The third characteristic is the Gulf's relative isolation from the rest of the world's salt waters. The only connection is through the Strait of Hormuz—only 30 miles wide and not radically deeper than the rest of the Gulf—through which Gulf water flows out along the bottom, to be replaced by a current of less salty water from the Indian Ocean flowing inward on the surface. Because of the narrow passage, the volume of this water exchange is too small to have much of a damping effect on the Gulf's high salinities and wide temperature swings, and it is to those stressful conditions that the biotopes of the Aramco study are exposed—and adapted.
Despite these stresses, which generally decrease the variety and diversity of creatures exposed to them, the Aramco biologists found that Gulf marine life was far richer than they had expected, even though some of the species live at the very limits of their ability to adapt to the harsh environment. The fact that more than half of the species the scientists found living in the Gulf and on its Saudi shore had never been recorded there before gives an idea of the scope of this unexpected diversity.
Besides diversity, ecologists also look a productivity as a possible measure of the health of an ecosystem. "Primary productivity is the rate at which organic matter specifically, plant tissue—is produced in biotope. Plant tissue is important because photosynthesis by green plants, and the plants' resultant growth, is the only way in which the energy that fuels all life is take; from sunlight and brought into a biotope. Once converted into plant tissue, the plants and then to the creatures that eat the plant-eaters—and finally, perhaps, to man. Though deep open oceans are no more productive than deserts or arctic tundra; the Aramco study found that three of the major biotopes of the Gulf are enormously productive: the grassbed biotope outproducing even tropical forests and growing—without human aid—more than six times as much greenery as average agricultural land.
In practical terms that statistic is significant. The grassbeds cover large parts of the inshore Gulf waters: aerial surveys showed that 66 percent of Tarut Bay, for example, is carpeted with grassbeds that make large amounts of energy available to animal species—shrimp, fish, oysters and turtles—that are of value to man, as well as to other species important in maintaining other Gulf biotopes. The annual productivity of the grassbeds of Tarut Bay alone, the study's authors calculated, comes to 140 billion calories at the very least: as much energy as there is in 95,000 barrels of crude oil.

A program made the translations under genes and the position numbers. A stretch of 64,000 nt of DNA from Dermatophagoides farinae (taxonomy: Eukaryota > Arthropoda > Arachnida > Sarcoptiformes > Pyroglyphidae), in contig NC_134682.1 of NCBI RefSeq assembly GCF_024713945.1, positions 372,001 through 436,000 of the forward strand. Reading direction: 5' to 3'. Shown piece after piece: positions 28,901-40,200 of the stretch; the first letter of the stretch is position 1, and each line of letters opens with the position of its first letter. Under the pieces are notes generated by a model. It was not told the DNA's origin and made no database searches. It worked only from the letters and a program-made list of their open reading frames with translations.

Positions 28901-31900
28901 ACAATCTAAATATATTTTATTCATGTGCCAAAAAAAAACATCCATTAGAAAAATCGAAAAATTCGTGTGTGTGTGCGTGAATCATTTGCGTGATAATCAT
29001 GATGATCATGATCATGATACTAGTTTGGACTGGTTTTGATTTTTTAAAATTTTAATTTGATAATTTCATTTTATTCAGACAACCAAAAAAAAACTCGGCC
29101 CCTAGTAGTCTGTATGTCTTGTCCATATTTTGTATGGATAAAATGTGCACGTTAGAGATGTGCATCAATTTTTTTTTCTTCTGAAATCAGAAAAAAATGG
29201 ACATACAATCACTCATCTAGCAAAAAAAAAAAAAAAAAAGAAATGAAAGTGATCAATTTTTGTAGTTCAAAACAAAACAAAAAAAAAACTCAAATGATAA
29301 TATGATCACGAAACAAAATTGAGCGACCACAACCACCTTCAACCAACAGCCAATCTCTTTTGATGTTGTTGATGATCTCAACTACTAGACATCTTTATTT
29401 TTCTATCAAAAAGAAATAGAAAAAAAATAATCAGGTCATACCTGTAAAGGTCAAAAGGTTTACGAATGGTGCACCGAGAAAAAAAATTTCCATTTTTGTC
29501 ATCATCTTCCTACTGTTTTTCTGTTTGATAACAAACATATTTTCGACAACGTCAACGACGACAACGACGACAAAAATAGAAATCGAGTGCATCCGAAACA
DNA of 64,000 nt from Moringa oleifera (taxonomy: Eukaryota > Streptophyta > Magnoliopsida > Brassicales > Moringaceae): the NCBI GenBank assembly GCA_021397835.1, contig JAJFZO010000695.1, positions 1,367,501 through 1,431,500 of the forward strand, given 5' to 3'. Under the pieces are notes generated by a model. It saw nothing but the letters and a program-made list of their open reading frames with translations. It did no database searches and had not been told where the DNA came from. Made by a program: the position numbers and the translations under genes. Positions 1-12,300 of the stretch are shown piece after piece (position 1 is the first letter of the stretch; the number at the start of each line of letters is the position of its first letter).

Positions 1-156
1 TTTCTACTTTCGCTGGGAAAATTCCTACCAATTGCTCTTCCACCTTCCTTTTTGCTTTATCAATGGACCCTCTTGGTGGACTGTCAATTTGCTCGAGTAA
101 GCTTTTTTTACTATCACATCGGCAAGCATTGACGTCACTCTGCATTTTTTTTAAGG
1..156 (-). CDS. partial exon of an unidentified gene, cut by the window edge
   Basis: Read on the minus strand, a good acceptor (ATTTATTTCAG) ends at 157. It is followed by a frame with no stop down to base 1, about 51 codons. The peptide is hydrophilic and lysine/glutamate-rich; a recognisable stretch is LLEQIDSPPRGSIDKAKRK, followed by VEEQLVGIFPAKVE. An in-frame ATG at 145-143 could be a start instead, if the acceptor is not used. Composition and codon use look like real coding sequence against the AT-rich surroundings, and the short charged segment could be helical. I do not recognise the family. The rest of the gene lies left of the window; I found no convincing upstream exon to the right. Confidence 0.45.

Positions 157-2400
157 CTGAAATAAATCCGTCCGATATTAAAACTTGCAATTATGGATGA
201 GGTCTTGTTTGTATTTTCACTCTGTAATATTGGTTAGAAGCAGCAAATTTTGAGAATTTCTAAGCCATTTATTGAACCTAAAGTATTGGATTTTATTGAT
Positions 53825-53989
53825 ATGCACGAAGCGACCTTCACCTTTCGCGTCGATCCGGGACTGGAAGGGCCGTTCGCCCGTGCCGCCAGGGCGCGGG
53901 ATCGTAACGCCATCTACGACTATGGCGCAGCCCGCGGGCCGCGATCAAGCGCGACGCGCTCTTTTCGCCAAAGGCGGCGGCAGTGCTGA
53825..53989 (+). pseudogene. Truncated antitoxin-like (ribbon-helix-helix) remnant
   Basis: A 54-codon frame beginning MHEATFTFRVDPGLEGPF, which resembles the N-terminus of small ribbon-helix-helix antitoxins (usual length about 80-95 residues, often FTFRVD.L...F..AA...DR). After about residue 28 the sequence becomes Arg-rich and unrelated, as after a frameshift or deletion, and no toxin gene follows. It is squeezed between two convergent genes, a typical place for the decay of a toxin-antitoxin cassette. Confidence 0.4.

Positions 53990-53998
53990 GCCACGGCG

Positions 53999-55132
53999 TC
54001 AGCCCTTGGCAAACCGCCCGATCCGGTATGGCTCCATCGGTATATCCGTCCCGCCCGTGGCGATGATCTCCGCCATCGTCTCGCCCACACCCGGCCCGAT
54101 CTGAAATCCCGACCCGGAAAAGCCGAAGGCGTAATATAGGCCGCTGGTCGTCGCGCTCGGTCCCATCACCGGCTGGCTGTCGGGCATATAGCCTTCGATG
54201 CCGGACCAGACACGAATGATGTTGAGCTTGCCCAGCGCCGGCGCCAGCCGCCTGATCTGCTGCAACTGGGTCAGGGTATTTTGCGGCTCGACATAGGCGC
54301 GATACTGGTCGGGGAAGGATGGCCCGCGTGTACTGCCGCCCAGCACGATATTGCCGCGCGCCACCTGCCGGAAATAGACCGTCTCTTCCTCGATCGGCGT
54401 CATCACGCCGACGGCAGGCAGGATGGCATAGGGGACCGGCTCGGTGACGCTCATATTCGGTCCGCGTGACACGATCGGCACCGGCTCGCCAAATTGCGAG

But in today's world, protein is as important as oil. If those same grassbeds were "grazed" by snails and the snails were eaten by fish—a food chain that exists in that biotope—the undersea meadows could produce over five million pounds of fish a year, worth eight million dollars on the local market. If the end product of the chain were shrimp—and both fishing and shrimp trawling are important local industries (see Aramco World, September-October 1966)—the product would be worth nearly $12 million. And the authors carry their calculation one step further to a point that must bring a gleam to the eye of local entrepreneurs. If the Tarut Bay grassbeds were used as intensive pasturage for the green sea turtles that are common in the Gulf—and turtle ranches do exist elsewhere in the world—the annual production of turtles could be over 25,000 tons with a market value of $46 million.
The biologists call such figures "hypothetical," because their realization would require different patterns of exploitation than currently exist, and because they assume that the biotope's energies would all be channeled into one product. But the magnitude of the resource that the Gulf grassbeds represent is clear. In fact, the study has shown the grassbed biotope to be the foundation of today's Arabian Gulf shrimp industry, for it is in the grassbeds that the young shrimp shelter and feed from the spring till the summer—and during that time,—thanks to the richness of the biotope, they increase their weight about 2,000 times.